A few code snippets that play two sine waves simultaneously to create a lovely tone

Reading touch sensors with the Teensy is as easy as calling touchRead(n). This function returns an integer read from pin n. When the pin is touched the returned integer value increases. I wrote a function, AdjustTouchThreshold(), that reads each capacitive touch pin on startup to determine the untouched value. The pin is then considered touched when touchRead(n) returns a value THRESHOLD_TRIGGER counts larger than its initial value. I found during testing that since this project is not earth grounded this THRESHOLD_TRIGGER has to be a low value so that the touch inputs are sensitive. This is only true when running off of battery power, if the Teensy is powered through the USB port for debug or code change this threshold can be too sensitive and cause false triggers. I have yet to see if I will need to make adjustments when it is installed on my bicycle.

capacitive touch sensing setup and code

The PAM8302A module has a tiny volume adjustment potentiometer but this would be inconvenient to adjust while riding. I set the potentiometer to output max volume and instead use software to adjust the line out level from the audio board to the amplifier. The volume for the line out is set by calling sgtl5000_1.lineOutLevel(n) where n is an integer from 13 to 31, a value of 13 is the loudest. The volume touch button decrements the line out level by one until dropping below 13 where it will be set to 31. The volume level is saved to EEPROM so that on power off the last volume setting is retained.

Line out volume adjustment code and EEPROM save

As an easy indicator of the volume level I decided to fade an RGB LED. Blue indicates a low level, green is for a medium level, and red indicates a high level. The LED fades between two colors to indicate any level in between. This lets me know what the volume is without having to add a display.

Display volume level to user through a RGB LED

The remainder of the code was generated from the examples I followed or is pin definitions and global variables, really boring stuff. Again all the code is available on github and should be the source you use if you wish to copy the code.

The Final PCB

Planning of component location on graph paper before soldering
Planning of component location on graph paper before soldering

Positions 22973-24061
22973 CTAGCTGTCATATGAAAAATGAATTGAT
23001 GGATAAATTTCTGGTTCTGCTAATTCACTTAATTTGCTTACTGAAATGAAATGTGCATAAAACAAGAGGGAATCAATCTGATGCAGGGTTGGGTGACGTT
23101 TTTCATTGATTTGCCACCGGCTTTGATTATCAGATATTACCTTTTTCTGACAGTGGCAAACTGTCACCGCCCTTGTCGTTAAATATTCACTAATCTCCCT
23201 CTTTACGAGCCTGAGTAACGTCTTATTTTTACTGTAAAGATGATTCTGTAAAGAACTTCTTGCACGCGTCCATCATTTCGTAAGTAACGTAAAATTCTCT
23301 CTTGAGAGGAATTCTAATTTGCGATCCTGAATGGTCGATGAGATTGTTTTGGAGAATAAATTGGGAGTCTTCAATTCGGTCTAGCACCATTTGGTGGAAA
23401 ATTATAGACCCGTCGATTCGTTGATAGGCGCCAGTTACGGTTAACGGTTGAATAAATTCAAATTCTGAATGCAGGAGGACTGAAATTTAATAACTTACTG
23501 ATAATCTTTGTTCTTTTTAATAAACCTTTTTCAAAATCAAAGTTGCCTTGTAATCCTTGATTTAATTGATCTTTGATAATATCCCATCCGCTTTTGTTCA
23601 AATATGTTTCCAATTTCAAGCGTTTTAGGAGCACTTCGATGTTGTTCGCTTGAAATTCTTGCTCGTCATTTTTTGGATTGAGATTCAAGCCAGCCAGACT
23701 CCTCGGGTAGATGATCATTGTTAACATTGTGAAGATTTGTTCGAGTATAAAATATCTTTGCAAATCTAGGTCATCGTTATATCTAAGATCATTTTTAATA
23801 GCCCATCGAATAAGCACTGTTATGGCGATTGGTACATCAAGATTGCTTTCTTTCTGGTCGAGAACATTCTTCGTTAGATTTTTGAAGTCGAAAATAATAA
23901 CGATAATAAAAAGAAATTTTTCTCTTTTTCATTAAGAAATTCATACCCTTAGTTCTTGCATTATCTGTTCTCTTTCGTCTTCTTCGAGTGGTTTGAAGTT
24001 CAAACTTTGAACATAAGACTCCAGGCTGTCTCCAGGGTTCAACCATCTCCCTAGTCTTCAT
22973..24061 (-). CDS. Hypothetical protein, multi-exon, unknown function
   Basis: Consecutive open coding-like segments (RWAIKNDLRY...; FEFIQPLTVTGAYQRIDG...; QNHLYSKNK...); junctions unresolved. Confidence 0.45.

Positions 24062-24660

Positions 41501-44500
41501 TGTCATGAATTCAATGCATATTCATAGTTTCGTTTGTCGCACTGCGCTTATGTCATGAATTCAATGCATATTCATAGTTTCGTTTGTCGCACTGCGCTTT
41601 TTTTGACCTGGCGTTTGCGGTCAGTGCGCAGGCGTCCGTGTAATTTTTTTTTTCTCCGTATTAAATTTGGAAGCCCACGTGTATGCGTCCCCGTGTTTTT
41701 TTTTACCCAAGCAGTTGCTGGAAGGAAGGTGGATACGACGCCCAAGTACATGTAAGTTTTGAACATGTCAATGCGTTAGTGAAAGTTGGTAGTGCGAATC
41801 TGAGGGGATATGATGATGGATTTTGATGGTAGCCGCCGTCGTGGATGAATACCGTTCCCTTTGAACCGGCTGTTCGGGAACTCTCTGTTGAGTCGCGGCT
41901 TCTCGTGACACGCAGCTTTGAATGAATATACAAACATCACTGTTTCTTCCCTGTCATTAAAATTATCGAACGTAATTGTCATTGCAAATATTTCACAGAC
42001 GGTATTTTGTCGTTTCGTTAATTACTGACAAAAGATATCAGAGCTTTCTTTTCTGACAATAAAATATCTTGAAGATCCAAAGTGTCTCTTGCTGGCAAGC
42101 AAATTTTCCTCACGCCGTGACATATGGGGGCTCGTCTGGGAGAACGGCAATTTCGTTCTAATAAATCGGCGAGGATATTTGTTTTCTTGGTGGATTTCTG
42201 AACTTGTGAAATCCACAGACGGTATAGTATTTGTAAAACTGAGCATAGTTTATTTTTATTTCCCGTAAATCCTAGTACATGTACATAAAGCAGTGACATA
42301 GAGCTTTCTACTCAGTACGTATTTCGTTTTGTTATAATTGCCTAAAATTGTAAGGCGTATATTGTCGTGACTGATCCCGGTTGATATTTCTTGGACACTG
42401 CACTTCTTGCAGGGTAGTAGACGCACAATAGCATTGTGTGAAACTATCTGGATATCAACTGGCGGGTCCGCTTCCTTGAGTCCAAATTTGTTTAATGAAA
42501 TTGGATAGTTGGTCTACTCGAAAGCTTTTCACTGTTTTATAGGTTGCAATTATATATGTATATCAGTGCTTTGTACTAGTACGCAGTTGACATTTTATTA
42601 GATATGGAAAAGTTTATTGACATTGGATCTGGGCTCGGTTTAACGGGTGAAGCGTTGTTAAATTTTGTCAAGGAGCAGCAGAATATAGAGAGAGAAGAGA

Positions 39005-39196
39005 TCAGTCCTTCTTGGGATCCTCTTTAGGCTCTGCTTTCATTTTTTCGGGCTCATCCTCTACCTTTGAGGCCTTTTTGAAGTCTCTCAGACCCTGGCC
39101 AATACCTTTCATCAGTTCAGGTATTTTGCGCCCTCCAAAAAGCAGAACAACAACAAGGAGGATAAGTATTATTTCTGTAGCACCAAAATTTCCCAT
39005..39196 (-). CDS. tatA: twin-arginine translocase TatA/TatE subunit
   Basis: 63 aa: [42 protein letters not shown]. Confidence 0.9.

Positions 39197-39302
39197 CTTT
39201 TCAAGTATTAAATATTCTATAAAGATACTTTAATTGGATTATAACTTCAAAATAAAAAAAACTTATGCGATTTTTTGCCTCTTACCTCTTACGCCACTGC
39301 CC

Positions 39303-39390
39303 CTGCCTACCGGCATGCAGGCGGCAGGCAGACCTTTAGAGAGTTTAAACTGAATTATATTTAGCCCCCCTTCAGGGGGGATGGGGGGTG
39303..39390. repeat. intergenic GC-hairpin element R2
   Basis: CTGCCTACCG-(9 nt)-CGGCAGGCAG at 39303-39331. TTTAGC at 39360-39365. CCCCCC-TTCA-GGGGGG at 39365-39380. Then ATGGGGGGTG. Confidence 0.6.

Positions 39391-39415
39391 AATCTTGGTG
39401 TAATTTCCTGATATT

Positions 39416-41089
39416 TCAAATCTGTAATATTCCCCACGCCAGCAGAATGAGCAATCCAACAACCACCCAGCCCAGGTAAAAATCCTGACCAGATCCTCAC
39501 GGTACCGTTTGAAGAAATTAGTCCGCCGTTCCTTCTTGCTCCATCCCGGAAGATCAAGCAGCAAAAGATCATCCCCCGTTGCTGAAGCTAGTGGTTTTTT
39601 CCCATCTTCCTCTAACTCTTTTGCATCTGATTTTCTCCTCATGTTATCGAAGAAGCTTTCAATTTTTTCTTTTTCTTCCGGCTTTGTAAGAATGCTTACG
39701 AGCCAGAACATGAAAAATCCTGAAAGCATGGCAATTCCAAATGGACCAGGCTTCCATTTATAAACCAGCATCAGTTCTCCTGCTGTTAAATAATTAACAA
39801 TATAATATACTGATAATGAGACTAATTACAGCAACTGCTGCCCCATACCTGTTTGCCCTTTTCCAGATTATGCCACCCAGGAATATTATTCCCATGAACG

With my schematic in hand and a working prototype on breadboard I set to making this project more permanent by mounting it to a PCB.  Trying to keep the final circuit as small as possible I mounted everything to a 30mm x 70mm prototype PCB. Before starting to solder I laid out the board and components using graphing paper, it is easier to erase a pencil line from paper when something is not laid out right then to desolder. This graph paper layout worked great for getting the component spacing correct. I added headers for the RGB LED and the touch buttons that will be mounted remotely from the PCB. To connect the line out from the audio board to the audio amplifier I used a short piece of ribbon cable soldered directly to the pads on the audio board. In an effort to reduce the height of the final PCB I did not add female headers for the Teensy and instead soldered it directly to the main PCB. All connections were wired with small gauge scraps of wire and ribbon cable. Where possible I used SMD resistors but did not have 330Ω surface mount resistors so I cut the leads short on the smallest through hole resistors I had to make them surface mount.


The Measurements

Measurements setup with datalogger
Measurements setup with datalogger

Before moving on to designing the case I wanted to take a few measurements of the assembled circuit for power consumption to make sure that the power bank I planned to use would be able to provide a long enough battery life for my typical 40-80 minute bike ride. For data logging I have a DI-1110 USB datalogger. I installed a high side current shunt using the MAX471 on channel one and then connected the battery voltage to channel two. I also monitored the amplifier shutdown pin and the speaker voltage using the datalogger. I recorded these four signals while both audio files were played at the highest volume level. The maximum sample rate of the DI-1110 is 160 kHz which is divided by the the number of acquired channels, so each channel was sampled at 40kHz. The plots presented below have been compressed by 230 to reduce the amount of points that matplotlib has to draw.

I found that the idle current over a 10 second recording was on average 88 mA with minimum and maximum peaks of 73 mA and 100 mA. Assuming a worst case constant idle current of 100mA the battery life should be about 1300 mAh / 100 mA = 13 hours, long enough for a few days of riding.

Idle Current Consumption